Philosophy Lexicon of Arguments

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Natural Constants, philosophy: Natural constants or physical constants are quantities whose value is unchangeable as opposed to changes in space and time. Physical constants are usually stated as a quotient, that is, a ratio of two quantities with respective units of measure.

Annotation: The above characterizations of concepts are neither definitions nor exhausting presentations of problems related to them. Instead, they are intended to give a short introduction to the contributions below. – Lexicon of Arguments.

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Books on Amazon
I 441
Natural constants / Barrow: physical constants contain numbers (such as p) and dimensionless constants (e.g. the ratio of the masses of the electron and the proton)
I 492
Natural constants / Barrow: if a constant of nature is not a pure number, but a unit of measurement, e.g. one centimeter, or a meter, the idea does not make sense,that they might change from place to place or in time - (e.g. the speed of light) - by a change in the system of measurement it might indeed look as if it would be so - however a quantity that can be described as a pure number is independent of the units used to calculate its components. If its value changes, it will have a real and observable significance.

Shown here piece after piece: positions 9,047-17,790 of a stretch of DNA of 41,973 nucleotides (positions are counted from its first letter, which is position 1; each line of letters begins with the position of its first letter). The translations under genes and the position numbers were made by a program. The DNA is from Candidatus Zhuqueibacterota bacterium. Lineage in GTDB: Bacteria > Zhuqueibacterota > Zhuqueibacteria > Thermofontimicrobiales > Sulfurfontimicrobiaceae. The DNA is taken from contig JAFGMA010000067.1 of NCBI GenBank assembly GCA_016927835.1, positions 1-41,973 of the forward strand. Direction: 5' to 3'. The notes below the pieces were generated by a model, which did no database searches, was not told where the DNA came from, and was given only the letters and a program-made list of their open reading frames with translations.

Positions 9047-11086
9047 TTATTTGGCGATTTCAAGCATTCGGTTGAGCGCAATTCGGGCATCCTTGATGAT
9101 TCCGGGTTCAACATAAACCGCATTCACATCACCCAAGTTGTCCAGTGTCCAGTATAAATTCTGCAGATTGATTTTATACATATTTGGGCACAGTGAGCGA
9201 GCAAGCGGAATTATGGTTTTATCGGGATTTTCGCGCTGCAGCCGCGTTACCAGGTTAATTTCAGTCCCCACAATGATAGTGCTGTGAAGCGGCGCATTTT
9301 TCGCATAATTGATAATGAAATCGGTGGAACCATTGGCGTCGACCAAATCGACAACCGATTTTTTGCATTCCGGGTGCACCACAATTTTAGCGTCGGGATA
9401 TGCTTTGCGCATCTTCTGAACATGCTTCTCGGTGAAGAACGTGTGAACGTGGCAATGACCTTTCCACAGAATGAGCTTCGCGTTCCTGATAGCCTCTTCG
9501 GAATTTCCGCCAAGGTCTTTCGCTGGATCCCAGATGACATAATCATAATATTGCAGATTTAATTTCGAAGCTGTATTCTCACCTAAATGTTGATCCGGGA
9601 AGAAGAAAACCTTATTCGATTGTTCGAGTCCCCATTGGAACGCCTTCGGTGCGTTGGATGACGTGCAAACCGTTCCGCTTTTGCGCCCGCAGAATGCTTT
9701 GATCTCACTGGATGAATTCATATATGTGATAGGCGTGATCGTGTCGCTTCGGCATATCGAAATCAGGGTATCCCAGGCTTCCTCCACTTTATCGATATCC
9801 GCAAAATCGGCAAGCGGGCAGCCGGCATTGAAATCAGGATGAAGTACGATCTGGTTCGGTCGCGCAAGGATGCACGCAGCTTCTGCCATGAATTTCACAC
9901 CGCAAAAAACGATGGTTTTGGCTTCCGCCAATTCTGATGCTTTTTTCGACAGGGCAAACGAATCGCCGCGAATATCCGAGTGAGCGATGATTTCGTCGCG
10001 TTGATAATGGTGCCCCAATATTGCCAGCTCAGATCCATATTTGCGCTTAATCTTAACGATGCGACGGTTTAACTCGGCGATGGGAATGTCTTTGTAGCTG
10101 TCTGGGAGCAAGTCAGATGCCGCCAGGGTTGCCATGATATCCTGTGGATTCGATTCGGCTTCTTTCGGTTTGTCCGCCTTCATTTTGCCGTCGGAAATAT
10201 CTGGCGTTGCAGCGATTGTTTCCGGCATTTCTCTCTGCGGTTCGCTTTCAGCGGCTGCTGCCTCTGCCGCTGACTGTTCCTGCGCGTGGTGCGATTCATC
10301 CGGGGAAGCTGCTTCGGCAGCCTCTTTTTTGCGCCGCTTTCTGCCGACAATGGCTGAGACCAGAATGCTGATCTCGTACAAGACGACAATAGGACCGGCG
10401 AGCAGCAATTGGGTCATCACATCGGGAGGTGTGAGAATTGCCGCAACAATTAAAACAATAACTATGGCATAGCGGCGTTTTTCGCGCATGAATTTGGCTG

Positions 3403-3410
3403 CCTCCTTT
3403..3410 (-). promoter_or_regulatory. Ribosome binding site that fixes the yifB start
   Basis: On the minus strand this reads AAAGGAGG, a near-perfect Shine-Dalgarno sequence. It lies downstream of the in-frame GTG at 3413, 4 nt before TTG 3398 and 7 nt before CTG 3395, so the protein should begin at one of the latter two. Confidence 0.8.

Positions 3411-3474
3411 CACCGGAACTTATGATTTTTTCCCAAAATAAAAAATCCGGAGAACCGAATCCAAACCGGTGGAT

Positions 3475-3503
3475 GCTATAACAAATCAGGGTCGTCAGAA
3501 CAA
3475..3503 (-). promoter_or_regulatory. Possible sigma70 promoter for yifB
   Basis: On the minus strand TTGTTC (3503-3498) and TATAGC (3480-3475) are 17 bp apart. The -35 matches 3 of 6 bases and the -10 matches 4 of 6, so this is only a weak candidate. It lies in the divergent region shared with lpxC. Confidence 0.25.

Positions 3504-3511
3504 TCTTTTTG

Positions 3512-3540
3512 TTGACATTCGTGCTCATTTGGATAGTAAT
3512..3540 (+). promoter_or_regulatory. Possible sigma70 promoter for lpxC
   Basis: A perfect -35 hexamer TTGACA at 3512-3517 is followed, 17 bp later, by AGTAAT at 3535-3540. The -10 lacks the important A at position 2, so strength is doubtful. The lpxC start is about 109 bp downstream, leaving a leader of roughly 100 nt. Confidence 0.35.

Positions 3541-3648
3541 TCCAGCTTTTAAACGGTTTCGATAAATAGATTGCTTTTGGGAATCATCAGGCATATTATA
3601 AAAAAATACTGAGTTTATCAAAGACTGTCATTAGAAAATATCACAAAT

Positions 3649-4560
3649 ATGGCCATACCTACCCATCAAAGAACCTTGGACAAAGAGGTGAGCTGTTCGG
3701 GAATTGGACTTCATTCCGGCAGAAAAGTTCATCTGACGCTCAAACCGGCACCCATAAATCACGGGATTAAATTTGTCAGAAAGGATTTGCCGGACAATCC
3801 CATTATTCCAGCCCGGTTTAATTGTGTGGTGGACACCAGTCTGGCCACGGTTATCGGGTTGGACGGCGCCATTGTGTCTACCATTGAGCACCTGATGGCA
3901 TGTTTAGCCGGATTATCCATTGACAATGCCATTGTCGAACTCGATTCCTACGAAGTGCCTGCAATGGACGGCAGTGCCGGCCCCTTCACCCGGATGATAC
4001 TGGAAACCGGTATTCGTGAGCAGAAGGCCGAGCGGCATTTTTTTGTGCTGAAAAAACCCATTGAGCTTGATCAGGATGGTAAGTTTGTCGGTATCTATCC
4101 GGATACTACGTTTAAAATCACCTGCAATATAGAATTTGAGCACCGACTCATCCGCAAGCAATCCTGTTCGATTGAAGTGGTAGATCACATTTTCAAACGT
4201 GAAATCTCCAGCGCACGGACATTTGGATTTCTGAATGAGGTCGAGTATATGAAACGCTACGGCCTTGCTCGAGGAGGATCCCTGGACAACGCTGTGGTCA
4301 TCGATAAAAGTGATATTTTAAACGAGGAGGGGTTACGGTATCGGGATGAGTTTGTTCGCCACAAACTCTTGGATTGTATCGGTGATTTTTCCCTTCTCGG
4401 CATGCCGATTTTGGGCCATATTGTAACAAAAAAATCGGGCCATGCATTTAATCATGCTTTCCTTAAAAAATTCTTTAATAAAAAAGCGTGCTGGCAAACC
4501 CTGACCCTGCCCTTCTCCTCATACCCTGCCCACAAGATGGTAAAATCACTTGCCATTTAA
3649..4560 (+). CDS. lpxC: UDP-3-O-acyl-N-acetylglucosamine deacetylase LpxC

Explanation of symbols: Roman numerals indicate the source, arabic numerals indicate the page number. The corresponding books are indicated on the right hand side. ((s)…): Comment by the sender of the contribution.

John D. Barrow
Warum die Welt mathematisch ist Frankfurt/M. 1996

John D. Barrow
Die Natur der Natur: Die philosophischen Ansätze der modernen Kosmologie Heidelberg 1993

John D. Barrow
Die Entdeckung des Unmöglichen. Forschung an den Grenzen des Wissens Heidelberg 2001

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Ed. Martin Schulz, access date 2017-11-22